Will Mourinho let Man United attack Chelsea? Can Arsenal stop Man City?
John Brewin previews the weekend's Premier League action and highlights five key storylines in this edition of W2W4.
Mourinho's revenge mission at the Bridge
Will Manchester United pounce on Chelsea's vulnerabilities and pull off the victory their manager craves perhaps most of all? The champions, hapless when losing 3-0 at Roma on Tuesday, look to be there for the taking. It could lead to Jose Mourinho throwing off the ultra-conservatism he employs in big away matches and go for all three points.
Being sacked by Chelsea in December 2015 as the defending champions languished 16th in the table, after nine defeats in 16 matches, was the lowest ebb of his career. He was removed after what sporting director Michael Emenalo labelled "palpable discord with the players," many of whom remain at Stamford Bridge.
In the 23 months since that sacking, there has been criticism cast by both sides, with Eden Hazard remarking in February that Antonio Conte's tactical preparation was superior while Mourinho has made repeated digs about Chelsea's style of play. "They played defensive football and counter-attack football," he said in September, but Mourinho might now fancy United can get at an increasingly leaky defence.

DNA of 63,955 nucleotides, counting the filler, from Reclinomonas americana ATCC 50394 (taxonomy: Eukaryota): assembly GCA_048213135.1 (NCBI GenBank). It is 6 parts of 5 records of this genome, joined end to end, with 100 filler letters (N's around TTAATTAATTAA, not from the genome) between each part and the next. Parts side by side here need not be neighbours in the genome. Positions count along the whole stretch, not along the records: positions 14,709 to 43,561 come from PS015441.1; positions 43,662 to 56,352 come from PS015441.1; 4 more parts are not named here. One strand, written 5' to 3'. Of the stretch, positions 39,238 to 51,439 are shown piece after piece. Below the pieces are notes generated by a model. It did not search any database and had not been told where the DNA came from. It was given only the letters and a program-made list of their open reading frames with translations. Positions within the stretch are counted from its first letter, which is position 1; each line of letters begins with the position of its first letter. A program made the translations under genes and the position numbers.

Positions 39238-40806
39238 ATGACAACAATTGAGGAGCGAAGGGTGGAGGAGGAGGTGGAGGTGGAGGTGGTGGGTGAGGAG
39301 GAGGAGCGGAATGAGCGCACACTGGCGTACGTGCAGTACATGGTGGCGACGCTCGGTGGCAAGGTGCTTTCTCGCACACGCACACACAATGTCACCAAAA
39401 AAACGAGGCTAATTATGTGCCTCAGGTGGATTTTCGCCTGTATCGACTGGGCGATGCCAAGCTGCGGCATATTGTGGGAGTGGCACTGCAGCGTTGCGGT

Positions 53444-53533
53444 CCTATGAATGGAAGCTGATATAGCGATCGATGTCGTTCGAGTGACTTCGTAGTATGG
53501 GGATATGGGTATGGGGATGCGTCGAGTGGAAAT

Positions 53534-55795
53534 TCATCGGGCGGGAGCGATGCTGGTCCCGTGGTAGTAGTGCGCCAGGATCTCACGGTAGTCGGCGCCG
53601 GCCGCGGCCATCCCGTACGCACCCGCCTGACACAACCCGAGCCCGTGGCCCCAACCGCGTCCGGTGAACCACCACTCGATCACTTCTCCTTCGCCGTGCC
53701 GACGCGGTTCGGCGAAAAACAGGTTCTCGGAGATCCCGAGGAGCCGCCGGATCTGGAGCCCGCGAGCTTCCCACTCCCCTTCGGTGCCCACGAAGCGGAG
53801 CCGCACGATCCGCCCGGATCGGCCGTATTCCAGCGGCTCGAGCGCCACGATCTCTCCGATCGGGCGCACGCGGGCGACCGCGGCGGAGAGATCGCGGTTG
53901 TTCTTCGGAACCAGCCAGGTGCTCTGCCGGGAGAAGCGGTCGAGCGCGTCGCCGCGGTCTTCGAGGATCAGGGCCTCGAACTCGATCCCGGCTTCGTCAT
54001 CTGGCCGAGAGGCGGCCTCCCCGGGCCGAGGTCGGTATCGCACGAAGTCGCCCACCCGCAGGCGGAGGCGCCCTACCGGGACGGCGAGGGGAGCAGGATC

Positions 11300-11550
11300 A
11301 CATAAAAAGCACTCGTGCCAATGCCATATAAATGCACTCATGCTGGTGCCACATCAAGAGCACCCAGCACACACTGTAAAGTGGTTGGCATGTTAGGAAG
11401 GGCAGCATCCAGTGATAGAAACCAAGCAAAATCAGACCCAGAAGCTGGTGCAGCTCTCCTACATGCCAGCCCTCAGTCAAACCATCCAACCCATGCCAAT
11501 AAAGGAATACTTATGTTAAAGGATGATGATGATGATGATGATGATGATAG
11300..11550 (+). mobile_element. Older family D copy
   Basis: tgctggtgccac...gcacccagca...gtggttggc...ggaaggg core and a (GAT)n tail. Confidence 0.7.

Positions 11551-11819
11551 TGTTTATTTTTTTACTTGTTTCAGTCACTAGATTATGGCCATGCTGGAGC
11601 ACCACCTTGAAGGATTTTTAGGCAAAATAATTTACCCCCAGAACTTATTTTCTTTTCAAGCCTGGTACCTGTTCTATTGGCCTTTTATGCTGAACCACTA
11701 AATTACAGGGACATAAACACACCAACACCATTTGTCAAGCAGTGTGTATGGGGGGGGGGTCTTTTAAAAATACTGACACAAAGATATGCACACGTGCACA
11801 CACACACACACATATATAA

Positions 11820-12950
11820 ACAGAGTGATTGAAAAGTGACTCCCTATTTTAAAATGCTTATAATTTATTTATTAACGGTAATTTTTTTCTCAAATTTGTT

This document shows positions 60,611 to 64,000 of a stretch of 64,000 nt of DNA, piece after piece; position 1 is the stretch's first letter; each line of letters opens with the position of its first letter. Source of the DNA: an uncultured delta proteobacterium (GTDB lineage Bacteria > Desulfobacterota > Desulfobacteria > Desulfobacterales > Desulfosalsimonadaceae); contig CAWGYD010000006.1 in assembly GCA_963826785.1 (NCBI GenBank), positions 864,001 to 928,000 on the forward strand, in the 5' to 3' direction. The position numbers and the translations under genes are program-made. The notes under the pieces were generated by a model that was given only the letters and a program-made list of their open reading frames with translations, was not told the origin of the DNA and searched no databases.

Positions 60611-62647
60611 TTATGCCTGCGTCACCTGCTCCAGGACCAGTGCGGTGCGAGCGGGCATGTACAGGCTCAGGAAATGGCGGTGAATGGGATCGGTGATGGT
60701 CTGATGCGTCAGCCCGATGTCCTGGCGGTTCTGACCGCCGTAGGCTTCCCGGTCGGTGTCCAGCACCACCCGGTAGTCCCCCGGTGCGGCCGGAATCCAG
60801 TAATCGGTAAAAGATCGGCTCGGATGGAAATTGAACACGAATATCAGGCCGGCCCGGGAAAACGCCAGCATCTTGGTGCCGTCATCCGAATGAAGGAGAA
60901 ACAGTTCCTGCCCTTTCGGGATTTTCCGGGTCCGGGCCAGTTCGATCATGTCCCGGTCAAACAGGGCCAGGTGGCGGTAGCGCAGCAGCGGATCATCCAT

Chelsea hope N'Golo Kante can return after he ruled himself out in Rome. They have missed him badly since he injured a hamstring on international duty last month, with Tiemoue Bakayoko, himself struggling with a knee injury, so far unable to provide the same protection for the back three and command of midfield. If Bakayoko struggles this weekend as he did at the Stadio Olimpico, the wisdom of letting Nemanja Matic defect from Chelsea to United will be brought into sharp focus.
Mourinho will still be without Paul Pogba and Marouane Fellaini, two key midfielders of very different facets, but Matic provides the ballast United needed. Another former Chelsea player, Romelu Lukaku, came so close to rejoining in the summer but offers another thread between two clubs that have recently become interwoven.